Recently Lauren and I have been taking our iPad with us while location scouting. It’s pretty amazing to be able to get a satellite overview of an area when you’re looking for a place to shoot.
You’re able to quickly see where roads are and where you can find forests, greenery, structures, buildings and fields. It’s also handy to know where all that stuff is in relation to where the sun will be! While we’ve always had maps on our iPhones it’s easier to use and see maps on the iPad (though it does take longer to load than on the iPhone).
While using satellite imagery is handy during scouting trips, it gets even better than that!
Enter Google Earth!
While you have likely used Google Maps, you may not be aware that a standalone Google program, called Google Earth, is available for both Mac and PC that provides much more functionality than just Google Maps alone.
Here is how you can use it to make your location scouting 28.3X better:
- When you see a spot that might be worth further exploring (say you’re driving by it for instance) you can check the maps in Google Earth to quickly get more information about the size of the location, how to access it, and gain details you might not be able to see from the road. You can also take a quick spin around the map to see if there are other potential locations nearby, which is especially useful to plan routes for your shoots! (5 points for rhyming!)
- It’s easy to find natural areas! They’re the big green splotches. Ditto for industrial zones. Those ones are grey.
- The biggest feature: You can save and organize all your locations! Often you can shoot a location more than once, but you probably don’t want to shoot it right away (so you don’t end up taking the same shots!). With Google Earth you can mark down where the location is, details about it (type of location, colors, light, buildings etc), and when you used it last. This is incredibly valuable information, especially as you start shooting more and more frequently!
- Quickly find locations for weddings and portraits. The more locations you collect around your city the easier it will be to coordinate shooting locations, especially when you want a spot close to the ceremony location, or your client’s home.
A couple things to consider:
- Don’t rely solely on satellite imagery for location scouting! You may see something awesome on the map, but try getting there with no road! Things seem smaller (and distances seem shorter!) on maps. We’ve also found that our best location scouting happens when we get out of the car and walk. That’s how you really get a feel for a spot and how it could work for photos.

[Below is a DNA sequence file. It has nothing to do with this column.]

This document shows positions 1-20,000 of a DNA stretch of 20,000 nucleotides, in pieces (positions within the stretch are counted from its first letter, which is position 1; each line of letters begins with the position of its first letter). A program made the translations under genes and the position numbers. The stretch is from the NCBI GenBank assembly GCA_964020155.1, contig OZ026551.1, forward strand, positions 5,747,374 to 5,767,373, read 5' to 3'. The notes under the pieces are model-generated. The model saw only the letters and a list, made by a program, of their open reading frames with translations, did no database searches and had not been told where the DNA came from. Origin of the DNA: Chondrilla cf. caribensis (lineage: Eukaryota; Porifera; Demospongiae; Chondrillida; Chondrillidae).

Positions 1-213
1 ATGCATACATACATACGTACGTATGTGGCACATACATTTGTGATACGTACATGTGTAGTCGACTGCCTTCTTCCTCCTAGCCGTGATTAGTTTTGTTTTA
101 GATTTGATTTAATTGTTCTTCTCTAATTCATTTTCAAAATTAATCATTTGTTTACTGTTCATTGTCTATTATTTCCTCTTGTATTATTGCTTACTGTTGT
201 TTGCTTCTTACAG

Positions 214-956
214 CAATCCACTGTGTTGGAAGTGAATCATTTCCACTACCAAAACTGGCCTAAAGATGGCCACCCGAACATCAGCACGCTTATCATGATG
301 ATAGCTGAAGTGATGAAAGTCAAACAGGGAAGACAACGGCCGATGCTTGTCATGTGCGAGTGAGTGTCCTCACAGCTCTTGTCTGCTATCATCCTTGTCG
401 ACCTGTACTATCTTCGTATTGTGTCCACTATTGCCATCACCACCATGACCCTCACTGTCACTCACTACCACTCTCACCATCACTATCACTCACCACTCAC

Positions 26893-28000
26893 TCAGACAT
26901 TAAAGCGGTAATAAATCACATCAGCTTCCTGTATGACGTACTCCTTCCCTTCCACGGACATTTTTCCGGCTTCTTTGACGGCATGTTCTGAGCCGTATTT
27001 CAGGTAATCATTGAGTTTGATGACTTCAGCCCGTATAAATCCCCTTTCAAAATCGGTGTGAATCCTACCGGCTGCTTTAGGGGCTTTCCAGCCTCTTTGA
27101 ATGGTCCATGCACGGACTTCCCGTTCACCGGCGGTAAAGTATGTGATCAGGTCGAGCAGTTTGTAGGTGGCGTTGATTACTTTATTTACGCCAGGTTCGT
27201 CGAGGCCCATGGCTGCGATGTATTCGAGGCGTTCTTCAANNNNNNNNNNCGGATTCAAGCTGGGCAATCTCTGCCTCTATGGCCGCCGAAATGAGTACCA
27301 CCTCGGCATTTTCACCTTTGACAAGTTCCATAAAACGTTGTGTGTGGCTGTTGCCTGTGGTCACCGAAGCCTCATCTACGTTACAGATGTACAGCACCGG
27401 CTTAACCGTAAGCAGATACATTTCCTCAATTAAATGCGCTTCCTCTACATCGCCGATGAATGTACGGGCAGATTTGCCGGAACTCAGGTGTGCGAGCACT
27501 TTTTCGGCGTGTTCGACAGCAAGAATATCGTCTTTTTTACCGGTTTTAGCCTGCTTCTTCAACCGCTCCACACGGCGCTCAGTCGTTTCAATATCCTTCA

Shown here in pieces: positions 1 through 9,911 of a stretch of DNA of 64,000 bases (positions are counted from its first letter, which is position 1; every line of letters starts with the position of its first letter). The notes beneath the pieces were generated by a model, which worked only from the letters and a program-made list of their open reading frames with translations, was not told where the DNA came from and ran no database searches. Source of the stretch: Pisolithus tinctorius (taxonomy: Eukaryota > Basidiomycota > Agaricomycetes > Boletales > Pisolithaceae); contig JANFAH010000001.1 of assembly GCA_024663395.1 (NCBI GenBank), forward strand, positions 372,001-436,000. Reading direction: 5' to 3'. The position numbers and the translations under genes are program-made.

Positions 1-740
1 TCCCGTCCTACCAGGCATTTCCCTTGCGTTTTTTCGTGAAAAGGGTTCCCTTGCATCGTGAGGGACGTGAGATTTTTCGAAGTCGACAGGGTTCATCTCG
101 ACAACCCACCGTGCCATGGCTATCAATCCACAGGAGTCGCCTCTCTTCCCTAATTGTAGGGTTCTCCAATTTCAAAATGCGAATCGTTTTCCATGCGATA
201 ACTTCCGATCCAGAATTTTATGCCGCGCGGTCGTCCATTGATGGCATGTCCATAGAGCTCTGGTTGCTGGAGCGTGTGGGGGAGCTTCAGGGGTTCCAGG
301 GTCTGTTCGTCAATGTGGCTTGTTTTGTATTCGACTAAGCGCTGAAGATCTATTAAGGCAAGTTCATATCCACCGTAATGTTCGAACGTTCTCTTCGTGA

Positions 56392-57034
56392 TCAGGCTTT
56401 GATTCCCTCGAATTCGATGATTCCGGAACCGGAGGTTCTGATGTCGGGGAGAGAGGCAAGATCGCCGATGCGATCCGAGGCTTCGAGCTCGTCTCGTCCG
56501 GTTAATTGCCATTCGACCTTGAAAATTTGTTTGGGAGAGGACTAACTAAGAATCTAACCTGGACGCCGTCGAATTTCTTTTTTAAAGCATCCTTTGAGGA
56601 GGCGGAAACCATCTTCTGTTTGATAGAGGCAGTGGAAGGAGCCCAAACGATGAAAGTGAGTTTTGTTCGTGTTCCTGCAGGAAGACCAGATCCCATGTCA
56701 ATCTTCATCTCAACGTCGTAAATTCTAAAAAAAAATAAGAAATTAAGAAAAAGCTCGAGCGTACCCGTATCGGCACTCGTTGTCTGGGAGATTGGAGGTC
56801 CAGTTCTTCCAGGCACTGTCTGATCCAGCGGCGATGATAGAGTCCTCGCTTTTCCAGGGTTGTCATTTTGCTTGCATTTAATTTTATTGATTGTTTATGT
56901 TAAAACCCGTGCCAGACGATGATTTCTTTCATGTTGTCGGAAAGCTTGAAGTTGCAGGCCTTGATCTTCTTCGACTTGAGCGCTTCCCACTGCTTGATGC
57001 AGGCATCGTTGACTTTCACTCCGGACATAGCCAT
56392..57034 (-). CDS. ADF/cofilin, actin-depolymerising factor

- It will take time to build up your collection of places, but try to update it whenever you find an awesome new place so you don’t forget about it! Be patient in creating your collection, and cultivate it. It’s a valuable tool!
I should also mention that there is an iPad app for Google Earth. I tested it out but it seems fairly limited in function (you can’t actually drop pins or create locations). It will sync with Google Maps but not the desktop version of Google Earth. While I find Google maps less convenient to use, it’s a handy alternative to organize scouted locations that way so that you could easily find locations from your phone or iPad while on the go.
To create a map in Google Maps:
- Go to Google Maps
- Login (do this so it saves your maps with your Google account, which can than be accessed using the Google Earth iPad app)
- Click on “My Maps” in the top right
- Then click on “Create New Map”
- Title the map something relevant like “Photo Locations”
- For the privacy and sharing settings, make sure that you check off “Unlisted” unless you want to share your secret photo locations!
- Finally, right click on the map where you want to leave a marker and click “Add Placemark”. Make sure you give yourself plenty of info about the location (it’s easy to forget the details later on!)
- When you want to add more placemarks head back to “My Maps”, select the Photo Location map, click edit, and then drop some more pins!
Finally you can use just your iPhone or iPad’s built in Maps app in order to track locations. I haven’t done this because I find it glitchy, somewhat difficult to use, and not very functional (you can’t easily see location info, it’s difficult to enter locations and move pins, and difficult to see locations). While the iPad is great for looking at maps, it’s not so good at organizing and entering locations! However If you’d like to give it a try here’s what you need to do:
- Open your Maps app
- In the bottom right hand corner of the app you’ll see an icon that looks like the corner of a page flipping up – click that!
- When you’re at a location you want to remember click drop pin (you can also move pins to different locations as well)
- A purple pin will drop and you’ll have the option to move it around. Click on the blue arrow or “i” in order to edit location info.
- Click “Add to Bookmarks” then enter the name of the location
- Click save and the pin should turn Red and be saved
I’ve tried this numerous times with the iPad and while it works well for the iPhone I have a really difficult time saving locations with the iPad. Anyways one more possible solution!
The more we’ve started using Google Earth and satellite imagery for our location scouting, the more we find ourselves getting the spot quicker, and spending less time driving around aimlessly. It’s definitely not a substitue for a good eye, and knowledge of light and location, but it can definitely make your scouting more efficient!
If you have any tips or tricks when it comes to Google Earth, or Google maps, leave them in the comments!